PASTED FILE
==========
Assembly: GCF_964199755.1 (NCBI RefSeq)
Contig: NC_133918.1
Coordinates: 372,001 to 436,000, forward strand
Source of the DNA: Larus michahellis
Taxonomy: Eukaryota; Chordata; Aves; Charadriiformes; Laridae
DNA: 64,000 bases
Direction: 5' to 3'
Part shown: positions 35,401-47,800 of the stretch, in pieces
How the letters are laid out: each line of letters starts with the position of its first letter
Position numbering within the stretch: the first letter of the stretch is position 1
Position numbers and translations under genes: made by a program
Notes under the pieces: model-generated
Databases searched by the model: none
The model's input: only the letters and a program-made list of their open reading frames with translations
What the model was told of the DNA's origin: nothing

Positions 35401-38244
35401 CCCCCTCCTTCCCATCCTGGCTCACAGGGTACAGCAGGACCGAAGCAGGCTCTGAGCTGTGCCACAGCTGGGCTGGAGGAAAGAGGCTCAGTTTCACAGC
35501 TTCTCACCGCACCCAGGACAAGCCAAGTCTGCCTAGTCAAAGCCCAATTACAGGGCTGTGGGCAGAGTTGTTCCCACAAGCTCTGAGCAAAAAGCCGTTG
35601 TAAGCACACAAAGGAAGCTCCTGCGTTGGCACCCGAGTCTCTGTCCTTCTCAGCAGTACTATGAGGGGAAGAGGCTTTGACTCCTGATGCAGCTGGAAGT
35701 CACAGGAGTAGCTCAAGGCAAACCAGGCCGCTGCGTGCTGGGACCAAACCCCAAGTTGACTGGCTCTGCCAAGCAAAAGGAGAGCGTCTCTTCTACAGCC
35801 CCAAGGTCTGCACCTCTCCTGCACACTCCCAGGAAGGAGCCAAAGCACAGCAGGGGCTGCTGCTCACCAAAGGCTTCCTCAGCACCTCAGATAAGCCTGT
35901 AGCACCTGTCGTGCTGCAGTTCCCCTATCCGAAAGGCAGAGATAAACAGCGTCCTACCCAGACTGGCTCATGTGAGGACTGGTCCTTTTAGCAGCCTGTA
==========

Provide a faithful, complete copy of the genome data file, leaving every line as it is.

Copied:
Assembly: GCF_964199755.1 (NCBI RefSeq)
Contig: NC_133918.1
Coordinates: 372,001 to 436,000, forward strand
Source of the DNA: Larus michahellis
Taxonomy: Eukaryota; Chordata; Aves; Charadriiformes; Laridae
DNA: 64,000 bases
Direction: 5' to 3'
Part shown: positions 35,401-47,800 of the stretch, in pieces
How the letters are laid out: each line of letters starts with the position of its first letter
Position numbering within the stretch: the first letter of the stretch is position 1
Position numbers and translations under genes: made by a program
Notes under the pieces: model-generated
Databases searched by the model: none
The model's input: only the letters and a program-made list of their open reading frames with translations
What the model was told of the DNA's origin: nothing

Positions 35401-38244
35401 CCCCCTCCTTCCCATCCTGGCTCACAGGGTACAGCAGGACCGAAGCAGGCTCTGAGCTGTGCCACAGCTGGGCTGGAGGAAAGAGGCTCAGTTTCACAGC
35501 TTCTCACCGCACCCAGGACAAGCCAAGTCTGCCTAGTCAAAGCCCAATTACAGGGCTGTGGGCAGAGTTGTTCCCACAAGCTCTGAGCAAAAAGCCGTTG
35601 TAAGCACACAAAGGAAGCTCCTGCGTTGGCACCCGAGTCTCTGTCCTTCTCAGCAGTACTATGAGGGGAAGAGGCTTTGACTCCTGATGCAGCTGGAAGT
35701 CACAGGAGTAGCTCAAGGCAAACCAGGCCGCTGCGTGCTGGGACCAAACCCCAAGTTGACTGGCTCTGCCAAGCAAAAGGAGAGCGTCTCTTCTACAGCC
35801 CCAAGGTCTGCACCTCTCCTGCACACTCCCAGGAAGGAGCCAAAGCACAGCAGGGGCTGCTGCTCACCAAAGGCTTCCTCAGCACCTCAGATAAGCCTGT
35901 AGCACCTGTCGTGCTGCAGTTCCCCTATCCGAAAGGCAGAGATAAACAGCGTCCTACCCAGACTGGCTCATGTGAGGACTGGTCCTTTTAGCAGCCTGTA